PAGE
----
Friday, September 25, 2015

A City of Bells by Elizabeth Goudge

I am a huge fan of Elizabeth Goudge. Imagine my disappointment when I visited England recently and couldn't find her books anywhere. But I had City of Bells in my luggage, so all was not lost.

It's the story of Jocelyn Irvin who has returned from the Boer War (1899-1902) with a lame leg. Reluctant to face a lot of people, he travels to Torminster, a quiet town where his grandfather lives. He begins to rebuild his life by opening a book shop and making new friends.

Although City of Bells left me bewildered at times, I enjoyed the characters and their passion for books. They playfully referred to Pride and Prejudice and Wuthering Heights as "Jane" and "Emily."

On page 105 Grandfather says this about books: In my experience when people once begin to read they go on. They begin because they think they ought to and they go on because they must. Yes. They find it widens life. We're all greeedy for life, you know, and our short span of existence can't give us all that we hunger for, the time is too short and our capacity not large enough. But in books we experience life vicariously. 

My enthusiasm for the book was dampened by the mystical thread about "thought transference," in which several characters send thoughts to each other across the miles. It seemed sort of silly in an otherwise serious story.

My favorite Goudge title is The Dean's Watch, but I've enjoyed the Damerosehay trilogy (The Bird in the TreePilgrim's Inn, and The Heart of the Family), I Saw Three Ships, and Island Magic. I did not like Middle Window, so not all of her books are created equal. But she's one of the best writers of light novels with deep themes.

I'm delighted that more of her books are becoming available for Kindle, although they are expensive (in the ten dollar range).


Farm Girl said...

Have you read Scent of Water? Or the White Witch? There were things that I know come from old mythology, but of course, not having a deep background in it, I have wondered about just what was she talking about.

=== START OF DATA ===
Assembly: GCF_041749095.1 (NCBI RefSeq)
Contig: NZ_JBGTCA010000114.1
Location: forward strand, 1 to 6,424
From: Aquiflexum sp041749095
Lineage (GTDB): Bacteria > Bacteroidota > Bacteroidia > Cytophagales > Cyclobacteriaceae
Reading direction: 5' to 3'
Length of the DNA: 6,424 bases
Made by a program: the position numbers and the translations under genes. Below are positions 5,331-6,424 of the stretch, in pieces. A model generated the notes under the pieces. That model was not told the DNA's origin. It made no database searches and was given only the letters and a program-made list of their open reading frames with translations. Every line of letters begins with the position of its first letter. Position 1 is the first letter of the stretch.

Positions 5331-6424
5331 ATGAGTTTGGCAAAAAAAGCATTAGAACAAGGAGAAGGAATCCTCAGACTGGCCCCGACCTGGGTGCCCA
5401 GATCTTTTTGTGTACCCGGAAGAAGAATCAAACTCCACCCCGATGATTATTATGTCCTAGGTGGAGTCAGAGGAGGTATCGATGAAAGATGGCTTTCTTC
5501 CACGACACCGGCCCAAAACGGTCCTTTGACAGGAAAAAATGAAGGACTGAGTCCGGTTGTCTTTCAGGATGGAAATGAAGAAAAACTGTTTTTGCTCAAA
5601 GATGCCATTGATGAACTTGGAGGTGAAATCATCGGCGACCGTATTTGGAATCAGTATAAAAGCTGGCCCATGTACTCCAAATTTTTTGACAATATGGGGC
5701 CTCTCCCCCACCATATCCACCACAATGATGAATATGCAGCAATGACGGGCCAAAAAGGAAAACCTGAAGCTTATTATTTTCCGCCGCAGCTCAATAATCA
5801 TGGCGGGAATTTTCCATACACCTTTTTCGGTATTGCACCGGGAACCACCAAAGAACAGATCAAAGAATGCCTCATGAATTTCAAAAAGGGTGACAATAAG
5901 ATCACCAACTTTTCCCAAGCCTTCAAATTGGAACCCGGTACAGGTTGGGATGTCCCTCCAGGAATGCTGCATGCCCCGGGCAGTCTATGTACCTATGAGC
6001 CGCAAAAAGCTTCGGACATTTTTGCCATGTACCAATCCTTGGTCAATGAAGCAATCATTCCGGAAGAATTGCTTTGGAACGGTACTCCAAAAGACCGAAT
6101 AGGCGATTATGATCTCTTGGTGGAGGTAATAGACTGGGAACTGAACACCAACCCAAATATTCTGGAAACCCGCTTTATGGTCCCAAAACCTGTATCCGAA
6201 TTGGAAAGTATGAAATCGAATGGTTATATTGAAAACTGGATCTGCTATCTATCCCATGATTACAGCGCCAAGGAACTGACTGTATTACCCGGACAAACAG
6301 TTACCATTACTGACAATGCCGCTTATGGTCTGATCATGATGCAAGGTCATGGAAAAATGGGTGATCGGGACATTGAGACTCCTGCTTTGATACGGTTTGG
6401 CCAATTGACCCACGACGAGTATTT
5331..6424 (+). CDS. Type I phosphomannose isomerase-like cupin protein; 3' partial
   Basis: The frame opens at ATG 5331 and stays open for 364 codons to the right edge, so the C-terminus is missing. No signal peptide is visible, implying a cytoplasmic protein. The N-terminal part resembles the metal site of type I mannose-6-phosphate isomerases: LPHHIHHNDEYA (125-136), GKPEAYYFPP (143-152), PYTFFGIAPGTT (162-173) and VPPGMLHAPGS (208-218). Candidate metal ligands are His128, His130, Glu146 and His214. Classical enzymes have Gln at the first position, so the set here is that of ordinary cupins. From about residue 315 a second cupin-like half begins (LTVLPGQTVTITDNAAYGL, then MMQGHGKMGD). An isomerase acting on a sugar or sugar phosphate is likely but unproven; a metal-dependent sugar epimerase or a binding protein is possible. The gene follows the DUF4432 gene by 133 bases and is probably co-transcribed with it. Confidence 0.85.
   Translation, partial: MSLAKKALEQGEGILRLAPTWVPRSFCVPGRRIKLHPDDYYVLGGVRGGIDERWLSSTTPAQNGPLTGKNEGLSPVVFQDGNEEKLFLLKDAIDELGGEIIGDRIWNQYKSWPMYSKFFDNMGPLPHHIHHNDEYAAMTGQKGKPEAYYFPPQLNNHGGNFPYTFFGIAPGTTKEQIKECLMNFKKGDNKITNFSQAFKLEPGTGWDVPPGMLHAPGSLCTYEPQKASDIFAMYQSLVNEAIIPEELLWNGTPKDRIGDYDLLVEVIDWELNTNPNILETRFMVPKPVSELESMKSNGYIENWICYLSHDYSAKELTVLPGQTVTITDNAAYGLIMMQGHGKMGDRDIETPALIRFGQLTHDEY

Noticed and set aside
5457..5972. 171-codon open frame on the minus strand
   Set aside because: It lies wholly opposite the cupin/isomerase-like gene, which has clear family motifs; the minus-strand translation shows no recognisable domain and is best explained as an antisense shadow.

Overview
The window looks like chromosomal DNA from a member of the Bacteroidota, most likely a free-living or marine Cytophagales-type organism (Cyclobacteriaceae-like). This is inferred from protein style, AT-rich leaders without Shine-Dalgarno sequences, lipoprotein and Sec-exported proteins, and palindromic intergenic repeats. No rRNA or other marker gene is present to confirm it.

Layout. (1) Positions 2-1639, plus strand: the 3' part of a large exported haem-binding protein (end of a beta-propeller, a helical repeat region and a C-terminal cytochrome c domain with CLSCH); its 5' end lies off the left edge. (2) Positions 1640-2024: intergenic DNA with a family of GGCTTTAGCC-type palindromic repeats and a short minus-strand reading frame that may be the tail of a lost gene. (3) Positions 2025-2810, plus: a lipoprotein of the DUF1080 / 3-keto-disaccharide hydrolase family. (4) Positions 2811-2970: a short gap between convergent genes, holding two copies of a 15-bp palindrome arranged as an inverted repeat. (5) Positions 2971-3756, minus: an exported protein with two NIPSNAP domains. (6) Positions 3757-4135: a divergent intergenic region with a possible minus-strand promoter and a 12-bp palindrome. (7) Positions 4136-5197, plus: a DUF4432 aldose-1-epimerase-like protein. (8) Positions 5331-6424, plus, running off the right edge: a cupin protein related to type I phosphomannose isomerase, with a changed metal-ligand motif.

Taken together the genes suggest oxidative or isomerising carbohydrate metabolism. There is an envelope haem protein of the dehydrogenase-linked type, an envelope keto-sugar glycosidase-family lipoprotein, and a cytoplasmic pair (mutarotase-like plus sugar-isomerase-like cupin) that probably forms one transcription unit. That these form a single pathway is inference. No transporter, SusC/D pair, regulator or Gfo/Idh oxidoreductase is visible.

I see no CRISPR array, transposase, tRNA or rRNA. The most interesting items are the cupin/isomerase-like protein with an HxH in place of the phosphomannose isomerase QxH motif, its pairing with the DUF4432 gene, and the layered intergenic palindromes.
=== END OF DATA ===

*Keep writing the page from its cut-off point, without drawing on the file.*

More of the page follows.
I want to get all of her books and since I prefer the old library editions it is just something I look for when I visit used bookstores.
I guess I am old fashioned, just not a fan of Kindle. I tried, but I just like my books.
How nice you visited England.

they call me mommy said...

Wait. You VISITED England recently? :D Wonderful! That is my dream destination. What did you get to see? :) That is so strange about not finding Goudge anywhere. Huh. I too enjoy her... although I'm having a hard time getting into The Rosemary Tree, right at the moment though...I think I just have too many good books on my stack! The Middle Window WAS strange, wasn't it? I like her descriptions of Scotland and the beauty there...but yeah...weird. I love A City of Bells, but should reread it! I recently reread Pilgrim's Inn...that's my favorite one. My dd and I finished The Little White Horse last year and we enjoyed it, but it was a bit strange also!

Janet said...

I enjoyed your review. Grandfather's description of reading makes perfect sense to me, though I've never thought of it before!

Peggy Arthurs said...

I have Pilgrim's Inn on my bookshelf! I have not read any Goudge yet but am looking forward to it. I've seen several of her books at book sales and used bookstores.